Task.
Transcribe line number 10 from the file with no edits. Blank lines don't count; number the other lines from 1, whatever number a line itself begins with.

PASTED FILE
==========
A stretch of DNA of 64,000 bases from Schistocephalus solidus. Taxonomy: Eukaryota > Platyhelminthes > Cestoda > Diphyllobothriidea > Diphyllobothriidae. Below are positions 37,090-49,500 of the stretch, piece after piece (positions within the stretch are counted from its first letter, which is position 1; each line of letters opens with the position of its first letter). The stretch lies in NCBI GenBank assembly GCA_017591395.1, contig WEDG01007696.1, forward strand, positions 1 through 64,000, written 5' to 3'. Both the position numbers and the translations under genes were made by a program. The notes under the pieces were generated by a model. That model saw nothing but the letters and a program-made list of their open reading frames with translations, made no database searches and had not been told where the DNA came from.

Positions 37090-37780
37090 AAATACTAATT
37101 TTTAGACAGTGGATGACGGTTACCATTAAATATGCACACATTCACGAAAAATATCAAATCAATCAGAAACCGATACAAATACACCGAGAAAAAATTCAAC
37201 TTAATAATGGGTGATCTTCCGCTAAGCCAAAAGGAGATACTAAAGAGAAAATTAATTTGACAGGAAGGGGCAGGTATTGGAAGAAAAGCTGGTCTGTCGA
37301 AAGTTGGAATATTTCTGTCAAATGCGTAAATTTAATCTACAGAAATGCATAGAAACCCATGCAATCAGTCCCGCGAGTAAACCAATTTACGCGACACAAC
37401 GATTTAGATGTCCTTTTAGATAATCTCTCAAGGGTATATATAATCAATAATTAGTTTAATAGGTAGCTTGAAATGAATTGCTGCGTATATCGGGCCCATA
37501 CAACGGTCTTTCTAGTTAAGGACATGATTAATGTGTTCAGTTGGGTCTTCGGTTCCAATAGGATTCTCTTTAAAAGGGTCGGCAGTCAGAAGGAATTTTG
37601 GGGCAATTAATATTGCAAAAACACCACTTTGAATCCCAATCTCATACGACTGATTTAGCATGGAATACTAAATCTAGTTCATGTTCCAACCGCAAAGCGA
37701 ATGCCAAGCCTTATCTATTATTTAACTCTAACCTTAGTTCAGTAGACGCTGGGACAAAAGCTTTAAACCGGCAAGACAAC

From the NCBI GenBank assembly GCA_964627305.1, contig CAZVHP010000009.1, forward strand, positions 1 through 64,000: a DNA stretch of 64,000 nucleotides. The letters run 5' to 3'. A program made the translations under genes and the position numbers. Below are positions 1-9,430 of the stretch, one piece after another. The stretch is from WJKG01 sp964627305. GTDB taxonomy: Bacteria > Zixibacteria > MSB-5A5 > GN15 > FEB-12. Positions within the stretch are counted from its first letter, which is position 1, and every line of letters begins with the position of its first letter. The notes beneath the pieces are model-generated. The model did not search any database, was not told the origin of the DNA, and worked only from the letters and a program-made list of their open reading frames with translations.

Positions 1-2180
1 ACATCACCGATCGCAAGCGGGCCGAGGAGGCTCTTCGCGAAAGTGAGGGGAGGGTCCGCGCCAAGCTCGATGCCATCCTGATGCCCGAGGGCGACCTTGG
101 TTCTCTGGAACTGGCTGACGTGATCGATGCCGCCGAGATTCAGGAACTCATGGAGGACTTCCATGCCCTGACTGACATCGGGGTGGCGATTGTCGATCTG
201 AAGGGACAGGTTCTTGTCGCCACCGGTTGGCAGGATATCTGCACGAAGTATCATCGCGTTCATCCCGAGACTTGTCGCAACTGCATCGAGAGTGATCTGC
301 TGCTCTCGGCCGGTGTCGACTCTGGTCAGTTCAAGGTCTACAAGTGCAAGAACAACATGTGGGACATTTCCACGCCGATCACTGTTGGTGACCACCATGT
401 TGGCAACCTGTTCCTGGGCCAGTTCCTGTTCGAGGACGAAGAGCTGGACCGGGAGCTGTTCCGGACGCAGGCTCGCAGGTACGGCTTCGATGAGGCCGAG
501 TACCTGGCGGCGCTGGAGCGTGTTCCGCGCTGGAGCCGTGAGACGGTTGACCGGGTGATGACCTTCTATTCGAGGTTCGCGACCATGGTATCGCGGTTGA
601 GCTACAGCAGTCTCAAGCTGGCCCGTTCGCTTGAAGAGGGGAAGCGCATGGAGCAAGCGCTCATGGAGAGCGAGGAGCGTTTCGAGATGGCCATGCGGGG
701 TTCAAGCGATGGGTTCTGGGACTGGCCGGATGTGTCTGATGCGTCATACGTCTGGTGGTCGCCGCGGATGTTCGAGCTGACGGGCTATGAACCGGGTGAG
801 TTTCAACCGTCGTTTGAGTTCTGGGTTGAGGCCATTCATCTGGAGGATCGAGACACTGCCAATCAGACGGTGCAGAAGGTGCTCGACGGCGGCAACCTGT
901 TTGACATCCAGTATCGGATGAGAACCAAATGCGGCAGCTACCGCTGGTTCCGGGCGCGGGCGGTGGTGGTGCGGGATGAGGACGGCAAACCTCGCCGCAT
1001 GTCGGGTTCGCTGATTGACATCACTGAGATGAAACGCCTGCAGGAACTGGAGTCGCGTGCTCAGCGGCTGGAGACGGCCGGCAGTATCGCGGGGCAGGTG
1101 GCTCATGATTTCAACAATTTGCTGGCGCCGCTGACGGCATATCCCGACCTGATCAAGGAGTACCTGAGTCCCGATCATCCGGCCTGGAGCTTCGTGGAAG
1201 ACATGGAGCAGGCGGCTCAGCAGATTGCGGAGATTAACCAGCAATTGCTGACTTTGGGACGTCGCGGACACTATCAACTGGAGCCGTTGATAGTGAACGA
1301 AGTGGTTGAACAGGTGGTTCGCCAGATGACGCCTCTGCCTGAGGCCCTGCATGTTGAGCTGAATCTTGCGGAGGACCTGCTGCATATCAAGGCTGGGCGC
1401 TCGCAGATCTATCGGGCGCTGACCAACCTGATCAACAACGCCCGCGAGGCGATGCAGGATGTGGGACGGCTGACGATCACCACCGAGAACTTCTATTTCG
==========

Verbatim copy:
37701 ATGCCAAGCCTTATCTATTATTTAACTCTAACCTTAGTTCAGTAGACGCTGGGACAAAAGCTTTAAACCGGCAAGACAAC